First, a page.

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The portfolio of Adam Schoales, Toronto based video editor, geek, and tea drinker.

Reviewing Season 2 of "House of Cards"

Adam Schoales : : Blog

Thoughts, process, and other ramblings.

 

Reviewing Season 2 of "House of Cards"

Adam Schoales

I must admit, I was not one of the millions who fawned over season 1 of House of Cards. Sure, I thought the acting was outstanding, the cinematography absolutely beautiful, and it showed great promise for what a Netflix Original Series could be; I also found it incredibly plodding, and slightly too much style over substance.

After nearly a year of people telling us that Season 2 was much better than the first we finally sat down on a cold sunday in December and started the second season. With the first episode ending, almost literally, with a bang one might think that we were in for a much different, much more plot heavy second season full of twists and turns along the way. And while, sure, there were a few twists here and there it really was much more of the same, only without all the setup from the the first season.

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Perhaps the series biggest flaw is it's characters; none of them are particularly likeable. The few characters you do root for also don't tend to stick around for long, or if they do quickly take a turn for the worst. That'd be fine if the show was all about the plot, but with so many episodes focused on character development it's hard to care when you're not rooting for a single one of them.

Contrast this with The Sopranos which I also recently started re-watching from the beginning. Yes, it's a little dated both in its style and approach to storytelling, but it's also remarkably more compelling than most shows today. It's also a series filled with anti-heroes, and yet you're rooting for them along the way. It crafts characters that, while flawed, are also human and that we can relate to. Sure, Tony Soprano is a cold blooded killer, but he's also a man who loves his family dearly and just wants the ducks to come back to his pool... Frank Underwood simply wants power, and lots of it. Yeah, he loves his wife, who is equally calculating but there's not much more there. Yes, this can make for some interesting dynamics here and there, but it also starts to quickly wear thin, and I can't imagine where it will go in season 3.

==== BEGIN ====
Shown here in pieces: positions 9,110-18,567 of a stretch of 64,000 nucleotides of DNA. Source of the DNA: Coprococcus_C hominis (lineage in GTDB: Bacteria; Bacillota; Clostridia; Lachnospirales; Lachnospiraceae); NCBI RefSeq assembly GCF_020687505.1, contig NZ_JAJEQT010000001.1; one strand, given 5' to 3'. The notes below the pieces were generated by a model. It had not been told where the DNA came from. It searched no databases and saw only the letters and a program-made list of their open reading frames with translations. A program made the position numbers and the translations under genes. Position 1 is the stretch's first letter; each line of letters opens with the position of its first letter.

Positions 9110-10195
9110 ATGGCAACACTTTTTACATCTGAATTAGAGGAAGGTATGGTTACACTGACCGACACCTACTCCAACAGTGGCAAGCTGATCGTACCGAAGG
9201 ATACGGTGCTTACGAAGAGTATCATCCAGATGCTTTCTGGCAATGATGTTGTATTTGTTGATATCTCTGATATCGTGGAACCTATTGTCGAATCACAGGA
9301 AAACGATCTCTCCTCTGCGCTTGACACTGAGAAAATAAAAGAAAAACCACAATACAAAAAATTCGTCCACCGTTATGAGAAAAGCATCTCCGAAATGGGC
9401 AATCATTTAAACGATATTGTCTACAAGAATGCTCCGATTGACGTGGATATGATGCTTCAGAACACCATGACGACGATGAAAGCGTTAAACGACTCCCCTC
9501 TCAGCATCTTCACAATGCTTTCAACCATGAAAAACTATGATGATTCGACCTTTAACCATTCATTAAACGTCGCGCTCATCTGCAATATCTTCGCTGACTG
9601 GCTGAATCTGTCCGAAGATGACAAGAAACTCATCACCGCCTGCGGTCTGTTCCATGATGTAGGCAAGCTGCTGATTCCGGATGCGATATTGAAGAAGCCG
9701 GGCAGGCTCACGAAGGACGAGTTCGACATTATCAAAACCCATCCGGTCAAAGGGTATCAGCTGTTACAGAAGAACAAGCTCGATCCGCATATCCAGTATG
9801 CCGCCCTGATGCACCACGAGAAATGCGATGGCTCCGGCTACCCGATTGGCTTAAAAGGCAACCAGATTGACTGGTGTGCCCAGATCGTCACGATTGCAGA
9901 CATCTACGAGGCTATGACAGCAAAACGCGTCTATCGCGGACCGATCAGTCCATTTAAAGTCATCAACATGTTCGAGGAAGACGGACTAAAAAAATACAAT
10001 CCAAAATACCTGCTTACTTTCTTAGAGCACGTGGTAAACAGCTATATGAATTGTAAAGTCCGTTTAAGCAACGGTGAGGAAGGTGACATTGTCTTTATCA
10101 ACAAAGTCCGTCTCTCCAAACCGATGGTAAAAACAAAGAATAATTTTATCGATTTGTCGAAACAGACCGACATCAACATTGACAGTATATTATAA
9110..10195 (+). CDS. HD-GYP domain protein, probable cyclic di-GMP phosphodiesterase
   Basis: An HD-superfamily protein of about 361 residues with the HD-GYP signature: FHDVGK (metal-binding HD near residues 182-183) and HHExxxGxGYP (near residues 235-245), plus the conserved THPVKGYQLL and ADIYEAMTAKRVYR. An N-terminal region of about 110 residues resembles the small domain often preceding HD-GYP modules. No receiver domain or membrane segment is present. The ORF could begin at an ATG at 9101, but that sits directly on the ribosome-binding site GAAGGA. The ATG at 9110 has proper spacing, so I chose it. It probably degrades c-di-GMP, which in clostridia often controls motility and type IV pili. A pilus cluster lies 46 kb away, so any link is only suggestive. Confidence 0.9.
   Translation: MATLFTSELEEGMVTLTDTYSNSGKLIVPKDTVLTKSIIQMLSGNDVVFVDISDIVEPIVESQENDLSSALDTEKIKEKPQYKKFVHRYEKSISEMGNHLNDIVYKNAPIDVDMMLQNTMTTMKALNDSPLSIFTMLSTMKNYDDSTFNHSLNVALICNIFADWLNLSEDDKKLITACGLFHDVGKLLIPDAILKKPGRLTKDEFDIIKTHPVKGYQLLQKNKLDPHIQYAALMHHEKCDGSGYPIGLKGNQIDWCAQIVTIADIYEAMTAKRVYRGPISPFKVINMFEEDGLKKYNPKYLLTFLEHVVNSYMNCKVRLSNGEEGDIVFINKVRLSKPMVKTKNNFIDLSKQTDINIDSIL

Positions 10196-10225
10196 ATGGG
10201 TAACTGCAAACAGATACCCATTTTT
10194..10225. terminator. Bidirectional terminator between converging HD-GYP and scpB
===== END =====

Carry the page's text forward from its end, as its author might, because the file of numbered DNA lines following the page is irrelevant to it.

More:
It's also a problem if you don't really care for politics. Take for example The West Wing; the show is compelling even if you aren't that interested in politics because of the wonderful characters within the world. House of Cards doesn't have that, meaning that if you start to find the political stuff boring you're forced to try even harder to care about its despicable characters. 

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The show has also been revered for its style, and rightfully so. Certainly, with David Fincher as part of the creative team it's a given that House of Cards is going to be a beautiful looking show. And there is no doubt that it is. It goes without saying that it's the best looking of the Netflix Original Series, and easily one of the best looking shows out there, period. It's use of high contrast lighting, dancing on the edge between light and dark, would give Gordon Willis pause. The problem is that it really starts to feel a bit like all style over substance. I can't count the number of times throughout the series I wanted to shout "just turn the bloody lights on"! Again, contrasting with The West Wing which was also noted for a similar stylish choice; the walk and talk. The difference here is that the walk and talk was a device constructed to help move the series along; to get characters from point A to point B while delivering pages of dialogue. House of Cards' penchant for keeping the lights off, and over-use of backlights does nothing to move the narrative along. Instead it mostly just leaves its cast in silhouette making it almost impossible to actually see exactly what is going on. It's not like 90% of acting is facial expressions or anything... What started out as a unique and beautiful stylistic flourish in the early episodes and quickly becomes one of the series trademarks eventually descends into what feels like laziness. At least they toned down the breaking of the fourth wall.